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During the year of college I spent doing homestay in Tokyo, for New Year’s, my host family and I ate a traditional osechi meal. Served in a multi-layered box, almost each of the dozen or so dishes had some sort of auspicious meaning behind it, and the presentation and cultural significance of the whole affair was a memorable experience.

That said, I’ve never found myself craving osechi again, and it turns out my lack of enthusiasm isn’t a result of my foreign background. More and more young people born and raised in Japan are deciding they can do without osechi at New Year’s, and they’ve actually got some pretty sound reasons why.

Osechi has generally been the most opulent meal of the year. Aside from being considered delicacies in their own rights, the dishes symbolize health and prosperity, such as sea bream (tai in Japanese, which is close to medetai or “auspiciousness”), kazunoko (herring roe, with its large number of eggs serving as a portent for the eater’s many future descendants), and ozoni, rice cakes whose extreme stretchiness is meant to be evocative of a long life.

These days, though, an increasing number of young people aren’t really looking forward to the feast, and judging from online comments, they’ve got six major complaints.

1. It’s a pain to make

Traditionally, people eat osechi for each of the first three days of the New Year, so if you’re making yours at home, you’ve got a lot of cooking to do. Since no one really wants to spend all of January 1 to 3 in the kitchen, though, the custom has been to prepare three days’ worth all at once at the tail end of December.

▼ Happy New Year!

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This isn’t as simple as the time-honored bachelor strategy of making a massive pot of spaghetti, either. For a proper osechi meal, you need at least eight different items, and somewhere closer to 16 for the full effect.

But hey, if you don’t want to cook, you can always buy ready-made osechi, right?

2. It’s expensive

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The modest example pictured above, which is listed as being enough for one meal to be shared by two or three people, will set you back 11,500 yen (US $100). Multiply that out by however many you’ll need for all the members of your family, plus the three days osechi is traditionally eaten for, and you’ll quickly see that cost is the poison center to the silver lining of store-bought osechi.

3. It’s not exactly fresh

Deluxe, premade osechi sets are delivered through the mail, meaning that customers are paying top dollar for what’s arguably day-old food, with even more time passing until the last day of osechi on January 3.

4. It’s a package deal

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For the most part, Japan is OK with putting its palate in the chef’s capable hands, as attested to by the many popular restaurants where customers order set courses, sometimes without knowing exactly what each dish will be. In general though, there’s some sort of theme. A sushi set will consist primarily of raw fish, and the course at a yakitori restaurant can safely be assumed to have chicken skewers of various cuts playing the starring role.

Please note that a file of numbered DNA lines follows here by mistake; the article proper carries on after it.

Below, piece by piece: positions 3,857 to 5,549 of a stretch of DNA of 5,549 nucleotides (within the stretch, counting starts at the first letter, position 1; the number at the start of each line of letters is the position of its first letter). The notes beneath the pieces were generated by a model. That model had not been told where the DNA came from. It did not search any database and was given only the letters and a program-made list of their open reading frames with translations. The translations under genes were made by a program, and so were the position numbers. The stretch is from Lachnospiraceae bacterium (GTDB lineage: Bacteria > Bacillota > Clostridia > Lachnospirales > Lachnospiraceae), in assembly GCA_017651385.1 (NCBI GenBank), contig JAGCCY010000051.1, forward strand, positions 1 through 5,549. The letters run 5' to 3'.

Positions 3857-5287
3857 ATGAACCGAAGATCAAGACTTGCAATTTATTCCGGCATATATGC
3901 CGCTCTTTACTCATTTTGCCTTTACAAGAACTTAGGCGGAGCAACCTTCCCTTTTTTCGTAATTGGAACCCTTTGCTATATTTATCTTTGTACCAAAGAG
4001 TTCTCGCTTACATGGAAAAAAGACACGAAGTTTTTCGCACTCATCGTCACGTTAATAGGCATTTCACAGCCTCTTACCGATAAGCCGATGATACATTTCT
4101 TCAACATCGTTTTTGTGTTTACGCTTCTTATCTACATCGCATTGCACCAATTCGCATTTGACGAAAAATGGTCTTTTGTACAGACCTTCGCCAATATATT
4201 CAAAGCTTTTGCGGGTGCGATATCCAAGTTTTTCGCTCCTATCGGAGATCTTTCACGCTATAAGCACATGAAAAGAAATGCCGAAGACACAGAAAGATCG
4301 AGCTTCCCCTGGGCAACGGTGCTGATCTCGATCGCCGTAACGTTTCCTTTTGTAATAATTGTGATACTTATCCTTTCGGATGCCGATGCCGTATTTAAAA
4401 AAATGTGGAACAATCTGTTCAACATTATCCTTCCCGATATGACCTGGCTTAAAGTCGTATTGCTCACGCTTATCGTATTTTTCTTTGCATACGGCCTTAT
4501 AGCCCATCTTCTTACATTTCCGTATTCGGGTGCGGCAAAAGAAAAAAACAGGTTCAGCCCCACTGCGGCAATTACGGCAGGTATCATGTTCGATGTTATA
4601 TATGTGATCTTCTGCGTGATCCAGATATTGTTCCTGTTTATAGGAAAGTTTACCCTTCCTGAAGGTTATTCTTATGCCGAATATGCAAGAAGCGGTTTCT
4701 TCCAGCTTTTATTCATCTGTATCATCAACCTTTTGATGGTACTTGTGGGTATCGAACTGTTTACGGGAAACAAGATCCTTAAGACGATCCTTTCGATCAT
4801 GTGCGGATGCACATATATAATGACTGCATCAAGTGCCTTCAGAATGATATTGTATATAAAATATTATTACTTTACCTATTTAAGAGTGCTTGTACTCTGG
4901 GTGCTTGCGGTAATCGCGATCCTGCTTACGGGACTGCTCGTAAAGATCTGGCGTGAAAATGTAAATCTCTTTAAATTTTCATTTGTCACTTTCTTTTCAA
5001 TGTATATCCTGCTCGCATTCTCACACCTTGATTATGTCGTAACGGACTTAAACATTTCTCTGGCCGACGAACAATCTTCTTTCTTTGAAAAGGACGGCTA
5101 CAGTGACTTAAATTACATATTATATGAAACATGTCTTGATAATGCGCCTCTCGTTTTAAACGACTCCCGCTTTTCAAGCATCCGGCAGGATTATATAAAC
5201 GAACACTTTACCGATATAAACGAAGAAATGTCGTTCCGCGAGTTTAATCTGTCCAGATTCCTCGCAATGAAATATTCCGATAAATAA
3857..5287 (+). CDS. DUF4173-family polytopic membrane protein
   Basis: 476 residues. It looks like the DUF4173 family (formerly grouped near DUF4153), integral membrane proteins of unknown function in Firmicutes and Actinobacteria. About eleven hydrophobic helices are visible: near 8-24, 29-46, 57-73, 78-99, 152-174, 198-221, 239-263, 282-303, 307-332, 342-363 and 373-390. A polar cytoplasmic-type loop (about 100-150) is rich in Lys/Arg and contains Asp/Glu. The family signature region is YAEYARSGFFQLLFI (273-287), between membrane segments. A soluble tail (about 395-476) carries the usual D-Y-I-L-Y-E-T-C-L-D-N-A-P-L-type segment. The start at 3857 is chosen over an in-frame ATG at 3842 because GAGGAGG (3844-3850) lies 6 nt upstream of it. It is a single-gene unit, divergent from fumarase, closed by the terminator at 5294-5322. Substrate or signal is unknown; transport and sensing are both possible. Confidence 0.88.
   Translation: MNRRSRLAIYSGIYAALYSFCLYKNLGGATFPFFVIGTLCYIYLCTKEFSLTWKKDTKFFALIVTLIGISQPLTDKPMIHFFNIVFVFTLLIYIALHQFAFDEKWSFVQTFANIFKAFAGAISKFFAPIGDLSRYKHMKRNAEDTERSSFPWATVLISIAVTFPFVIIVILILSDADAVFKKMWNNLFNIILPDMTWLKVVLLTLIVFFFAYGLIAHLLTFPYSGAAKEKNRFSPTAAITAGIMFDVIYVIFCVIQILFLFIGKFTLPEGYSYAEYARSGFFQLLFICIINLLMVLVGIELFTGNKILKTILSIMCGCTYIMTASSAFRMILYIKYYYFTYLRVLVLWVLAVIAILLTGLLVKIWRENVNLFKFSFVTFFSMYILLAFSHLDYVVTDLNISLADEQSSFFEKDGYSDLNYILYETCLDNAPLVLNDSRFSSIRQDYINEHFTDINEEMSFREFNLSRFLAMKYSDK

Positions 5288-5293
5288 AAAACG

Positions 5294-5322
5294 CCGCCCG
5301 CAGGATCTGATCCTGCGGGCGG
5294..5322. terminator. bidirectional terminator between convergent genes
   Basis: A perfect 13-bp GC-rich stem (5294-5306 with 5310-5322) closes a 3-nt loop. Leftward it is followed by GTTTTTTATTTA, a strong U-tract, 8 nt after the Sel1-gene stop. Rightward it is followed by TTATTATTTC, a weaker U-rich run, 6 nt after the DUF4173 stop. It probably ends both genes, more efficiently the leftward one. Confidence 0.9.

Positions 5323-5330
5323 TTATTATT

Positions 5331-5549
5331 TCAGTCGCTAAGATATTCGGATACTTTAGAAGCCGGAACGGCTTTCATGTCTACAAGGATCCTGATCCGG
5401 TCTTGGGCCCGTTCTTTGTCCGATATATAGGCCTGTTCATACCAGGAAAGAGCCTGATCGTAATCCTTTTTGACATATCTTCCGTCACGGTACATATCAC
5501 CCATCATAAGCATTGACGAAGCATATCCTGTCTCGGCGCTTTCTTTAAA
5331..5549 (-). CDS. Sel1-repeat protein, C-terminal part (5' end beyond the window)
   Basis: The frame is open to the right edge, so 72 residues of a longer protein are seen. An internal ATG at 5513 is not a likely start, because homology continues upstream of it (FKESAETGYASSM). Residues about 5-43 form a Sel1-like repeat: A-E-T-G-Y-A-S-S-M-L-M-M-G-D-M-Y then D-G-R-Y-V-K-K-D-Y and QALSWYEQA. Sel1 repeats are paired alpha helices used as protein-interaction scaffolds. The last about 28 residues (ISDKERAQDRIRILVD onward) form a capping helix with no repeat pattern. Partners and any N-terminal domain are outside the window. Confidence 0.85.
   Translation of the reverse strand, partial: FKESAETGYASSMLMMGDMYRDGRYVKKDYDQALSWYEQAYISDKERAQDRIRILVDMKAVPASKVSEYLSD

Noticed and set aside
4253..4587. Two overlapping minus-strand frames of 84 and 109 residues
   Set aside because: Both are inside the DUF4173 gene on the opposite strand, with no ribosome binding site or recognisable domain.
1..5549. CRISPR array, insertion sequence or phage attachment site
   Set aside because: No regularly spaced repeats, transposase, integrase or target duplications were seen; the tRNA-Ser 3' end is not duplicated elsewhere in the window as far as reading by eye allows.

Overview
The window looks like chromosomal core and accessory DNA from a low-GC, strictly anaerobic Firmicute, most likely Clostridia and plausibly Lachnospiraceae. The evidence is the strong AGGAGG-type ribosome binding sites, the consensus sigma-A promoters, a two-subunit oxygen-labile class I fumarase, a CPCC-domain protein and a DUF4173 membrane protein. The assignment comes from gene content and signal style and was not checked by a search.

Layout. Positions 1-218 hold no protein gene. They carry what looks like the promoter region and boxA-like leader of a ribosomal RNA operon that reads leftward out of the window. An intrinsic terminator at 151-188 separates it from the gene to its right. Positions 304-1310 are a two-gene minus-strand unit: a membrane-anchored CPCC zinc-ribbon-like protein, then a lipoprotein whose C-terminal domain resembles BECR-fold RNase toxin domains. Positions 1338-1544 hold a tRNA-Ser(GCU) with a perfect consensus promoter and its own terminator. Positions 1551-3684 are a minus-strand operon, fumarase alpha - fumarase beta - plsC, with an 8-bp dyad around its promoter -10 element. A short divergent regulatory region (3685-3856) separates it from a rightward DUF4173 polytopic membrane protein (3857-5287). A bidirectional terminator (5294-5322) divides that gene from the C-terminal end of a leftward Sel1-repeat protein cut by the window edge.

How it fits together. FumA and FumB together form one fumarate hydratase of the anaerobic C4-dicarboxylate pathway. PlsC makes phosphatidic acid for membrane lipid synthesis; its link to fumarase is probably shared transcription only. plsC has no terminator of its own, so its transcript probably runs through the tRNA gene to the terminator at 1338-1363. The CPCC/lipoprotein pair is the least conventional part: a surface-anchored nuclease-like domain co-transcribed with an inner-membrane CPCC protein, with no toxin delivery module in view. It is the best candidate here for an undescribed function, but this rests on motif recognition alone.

Osechi meals, though, tend to be all over the place flavor and ingredient-wise. Just because you love the sweet omelet rolls called datemaki, an osechi mainstay, doesn’t mean you’ve got any interest in munching on tazukuri, the osechi stalwart of sardines seasoned with soy sauce. Several online commenters say they’re not convinced it’s worth throwing their money away on the dozen or so dishes in a premade osechi meal they don’t want just to get at the one or two they do.

5. Allergens are part of that package

Over the last two decades, Japan has become extremely conscious of food allergies. We mentioned above that osechi is served in multi-layered boxes, which is to give the impression of blessings and good fortunes piled upon one another in the year to come. Some people, though, are uncomfortable with shellfish and eggs being in such close proximity to each other during shipping and the three days after delivery. In households where both parents don’t eat osechi because of allergy issues, a self-perpetuating cycle gets set up, because if Mom and Dad aren’t eating it every year, their kids won’t grow up with the custom either.

6. The chopsticks might be really dirty

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The last complaint about osechi isn’t about the food itself, but rather the chopsticks used to eat it. Instead of the regular chopsticks you use every day, osechi is supposed to be eaten with a pair of iwaibashi, wooden chopsticks placed in a wrapper adorned with the character for kotobuki (longevity and prosperity) or some other celebratory imagery. After each meal, the iwaibashi are tucked back into the wrapper and put into the box with the leftovers, to be taken out and used again for the next osechi meal.

And no, we didn’t forget to mention the part where they’re washed.

Granted, if you’re following proper table manners (and have deft enough fingers), the chopsticks shouldn’t really be coming into contact with your lips, tongue, or teeth very often. Still, they are touching the food, and after three days, they’re bound to build up a layer of oil, grease, and other residues, and a lot of hygiene-conscious young Japanese would just as soon not have that as a hidden ingredient.

▼ Maybe the reason osechi is accompanied with sake is to keep you from thinking too much about such things.

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Source: Naver Matome
Top image: Homtasuwa
Insert images: Livedoor, Yahoo! Japan, Naniwa Issui, Hashitou, Coto Coto